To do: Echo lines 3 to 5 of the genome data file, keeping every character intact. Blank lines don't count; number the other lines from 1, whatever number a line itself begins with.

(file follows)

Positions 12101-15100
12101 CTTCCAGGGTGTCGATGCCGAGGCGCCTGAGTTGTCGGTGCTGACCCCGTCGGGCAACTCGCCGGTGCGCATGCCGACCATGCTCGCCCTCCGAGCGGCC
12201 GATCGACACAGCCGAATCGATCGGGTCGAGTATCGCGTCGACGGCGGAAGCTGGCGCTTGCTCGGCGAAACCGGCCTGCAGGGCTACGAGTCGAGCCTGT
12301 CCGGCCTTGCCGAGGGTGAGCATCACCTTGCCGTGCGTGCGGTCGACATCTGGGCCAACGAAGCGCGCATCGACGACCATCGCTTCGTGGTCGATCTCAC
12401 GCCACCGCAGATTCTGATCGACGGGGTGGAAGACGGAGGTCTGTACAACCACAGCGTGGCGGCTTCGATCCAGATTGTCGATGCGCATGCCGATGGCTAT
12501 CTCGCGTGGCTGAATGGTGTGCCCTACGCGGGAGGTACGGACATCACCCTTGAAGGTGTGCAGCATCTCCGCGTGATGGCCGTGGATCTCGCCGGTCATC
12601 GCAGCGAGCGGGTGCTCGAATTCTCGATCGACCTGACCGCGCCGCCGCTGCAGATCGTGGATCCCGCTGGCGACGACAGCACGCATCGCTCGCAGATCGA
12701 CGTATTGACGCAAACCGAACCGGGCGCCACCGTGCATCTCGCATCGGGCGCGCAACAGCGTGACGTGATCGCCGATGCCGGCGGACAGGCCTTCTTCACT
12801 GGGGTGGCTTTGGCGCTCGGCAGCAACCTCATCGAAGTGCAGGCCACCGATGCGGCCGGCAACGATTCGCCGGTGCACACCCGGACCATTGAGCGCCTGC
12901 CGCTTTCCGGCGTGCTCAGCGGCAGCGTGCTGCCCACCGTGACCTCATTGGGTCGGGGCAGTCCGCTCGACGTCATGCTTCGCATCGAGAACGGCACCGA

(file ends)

12201 GATCGACACAGCCGAATCGATCGGGTCGAGTATCGCGTCGACGGCGGAAGCTGGCGCTTGCTCGGCGAAACCGGCCTGCAGGGCTACGAGTCGAGCCTGT
12301 CCGGCCTTGCCGAGGGTGAGCATCACCTTGCCGTGCGTGCGGTCGACATCTGGGCCAACGAAGCGCGCATCGACGACCATCGCTTCGTGGTCGATCTCAC
12401 GCCACCGCAGATTCTGATCGACGGGGTGGAAGACGGAGGTCTGTACAACCACAGCGTGGCGGCTTCGATCCAGATTGTCGATGCGCATGCCGATGGCTAT